The Worst Home Buying Advice Experts Have Ever Heard
Buying a home can be an overwhelming experience. There’s no shortage of advice on the process out there—especially from friends and family members just trying to help. Unfortunately, not all of it is good. Thankfully, three experts have cut through the clutter. Here, some of the worst home buying advice they have ever heard, and what they recommend instead:
Bad advice: “Renovate before you move in”
You may have heard that you should make desired upgrades before moving into a new home so that you’re not living in a construction zone. But unless the issues are structural or functional, you may be jumping the gun.
If you find a home that just needs cosmetic work, plan on moving in first. “I suggest living in the home and getting a true feel for the place,” says Howard Margolis, real estate agent with Douglas Elliman in New York City. “Let the home speak to you first. Spend three to six months to get a better understanding on how you ‘live’ within the walls of the home before you start renovating.”
You may find that some of your planned renovations are unnecessary and could end up wasting a lot of money on changes you don’t actually like. Instead, Margolis recommends renovating as needed, room by room.
Bad advice: “You can skip title insurance”
Title insurance is a form of insurance that protects you against previous legal issues around your new property’s ownership. Because it’s rare to actually make a claim, it may be tempting to skip out on it to save money, but Mark A. Hakim, real estate attorney with SSRGA in New York City, believes that’s short-sighted.
“I would strongly caution any purchaser (or borrower) about the issues that may present and I would recommend a purchaser, or a borrower in a loan transaction, always obtain title insurance,” says Hakim.
Bad advice: “It’s okay to use an out-of-state mortgage lender”
If you see low rates advertised online by a lender in another state, you may think this is a clever way to cut down on expenses. However, you shouldn’t necessarily underestimate the value that a local lender can provide.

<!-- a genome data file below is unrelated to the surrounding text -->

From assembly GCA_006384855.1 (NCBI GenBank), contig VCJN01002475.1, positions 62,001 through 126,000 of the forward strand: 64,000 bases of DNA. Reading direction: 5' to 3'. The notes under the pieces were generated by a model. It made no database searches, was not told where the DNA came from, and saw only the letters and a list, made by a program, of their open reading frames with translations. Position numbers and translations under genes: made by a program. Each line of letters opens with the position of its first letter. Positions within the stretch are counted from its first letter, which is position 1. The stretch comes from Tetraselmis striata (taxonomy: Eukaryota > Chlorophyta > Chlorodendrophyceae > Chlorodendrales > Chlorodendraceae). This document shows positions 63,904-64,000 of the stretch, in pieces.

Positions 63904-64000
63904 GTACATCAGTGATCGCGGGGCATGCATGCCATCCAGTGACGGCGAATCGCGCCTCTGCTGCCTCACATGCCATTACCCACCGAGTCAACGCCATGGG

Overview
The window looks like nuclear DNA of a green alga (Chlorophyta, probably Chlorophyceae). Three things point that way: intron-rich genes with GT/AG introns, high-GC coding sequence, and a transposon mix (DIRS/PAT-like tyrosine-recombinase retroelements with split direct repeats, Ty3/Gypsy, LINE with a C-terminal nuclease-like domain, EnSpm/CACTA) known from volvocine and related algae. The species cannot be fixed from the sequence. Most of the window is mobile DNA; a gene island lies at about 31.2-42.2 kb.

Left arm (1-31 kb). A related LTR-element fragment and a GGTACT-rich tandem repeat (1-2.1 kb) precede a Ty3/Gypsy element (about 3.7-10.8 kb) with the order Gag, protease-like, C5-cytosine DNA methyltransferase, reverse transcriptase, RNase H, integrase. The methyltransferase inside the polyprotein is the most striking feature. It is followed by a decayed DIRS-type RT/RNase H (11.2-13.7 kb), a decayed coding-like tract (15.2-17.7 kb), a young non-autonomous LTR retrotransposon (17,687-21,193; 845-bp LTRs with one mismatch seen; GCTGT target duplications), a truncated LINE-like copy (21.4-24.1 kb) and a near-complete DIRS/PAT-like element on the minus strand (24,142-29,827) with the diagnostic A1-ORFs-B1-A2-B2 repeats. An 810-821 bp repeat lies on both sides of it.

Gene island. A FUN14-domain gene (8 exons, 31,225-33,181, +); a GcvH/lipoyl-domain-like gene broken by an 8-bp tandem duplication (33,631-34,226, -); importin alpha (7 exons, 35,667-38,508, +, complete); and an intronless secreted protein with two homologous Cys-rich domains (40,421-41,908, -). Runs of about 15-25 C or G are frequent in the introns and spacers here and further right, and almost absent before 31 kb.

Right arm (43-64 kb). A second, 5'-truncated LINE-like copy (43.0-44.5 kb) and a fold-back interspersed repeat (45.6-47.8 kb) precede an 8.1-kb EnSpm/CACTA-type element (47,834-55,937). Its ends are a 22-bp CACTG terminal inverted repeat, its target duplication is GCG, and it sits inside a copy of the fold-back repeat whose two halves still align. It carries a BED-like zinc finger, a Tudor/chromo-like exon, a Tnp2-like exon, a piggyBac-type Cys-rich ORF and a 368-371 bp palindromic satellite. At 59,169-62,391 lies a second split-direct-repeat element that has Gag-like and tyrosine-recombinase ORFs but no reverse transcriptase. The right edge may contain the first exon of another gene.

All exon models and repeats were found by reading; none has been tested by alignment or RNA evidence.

Since this remote lender may need to acquaint themselves with your area’s quirks in closing procedures and contracts, it could stall the time it takes you to get to closing, says Richard Barenblatt, mortgage specialist at Guardhill Financial Corp in New York City.
Barenblatt suggests getting a recommendation from a local real estate agent who has worked with brokers in their market that specialize in the type of financing you need.
Bad advice: “Lowball your offer”
You want to get the best price possible, but going too low may cost you the home of your dreams.
“Making an offer that is considered a ‘lowball’ can actually insult the sellers,” says Margolis. “The buyer could come off as not serious, which could jeopardize the deal.”
With the wealth of information available on the internet, Margolis encourages buyers to “do their homework” and to support their offers with documents, numbers, and sound rationale. The best real estate agents will help their buyers compile everything they need to make a competitive offer.
Bad advice: “It’s okay to let the seller stay in the home after closing”
You need a month or two before you’re ready to move into your new home. The seller needs a couple of weeks to move out. Totally cool to let them stay there in good faith while you both figure a couple of things out—right? Wrong. Commonly referred to as post-possession occupancy or post-closing possession, the practice of allowing the seller to remain in a house or property after the sale can pose a lot of complications.
“For example, what if the seller causes damage?” says Hakim. “What if someone trips and falls? What if the seller fails to vacate? While there is an agreement that is drafted to cover the possession and that agreement may cover the basic of events, it is often vague, ambiguous, and lacking in any serious proverbial legal ‘teeth.'”
Hakim advises drawing up a carefully-drafted agreement that includes start and end dates, penalties for failure to vacate, and insurance requirements.
“It is better to be prudent in advance, than unprepared after the fact,” he says.
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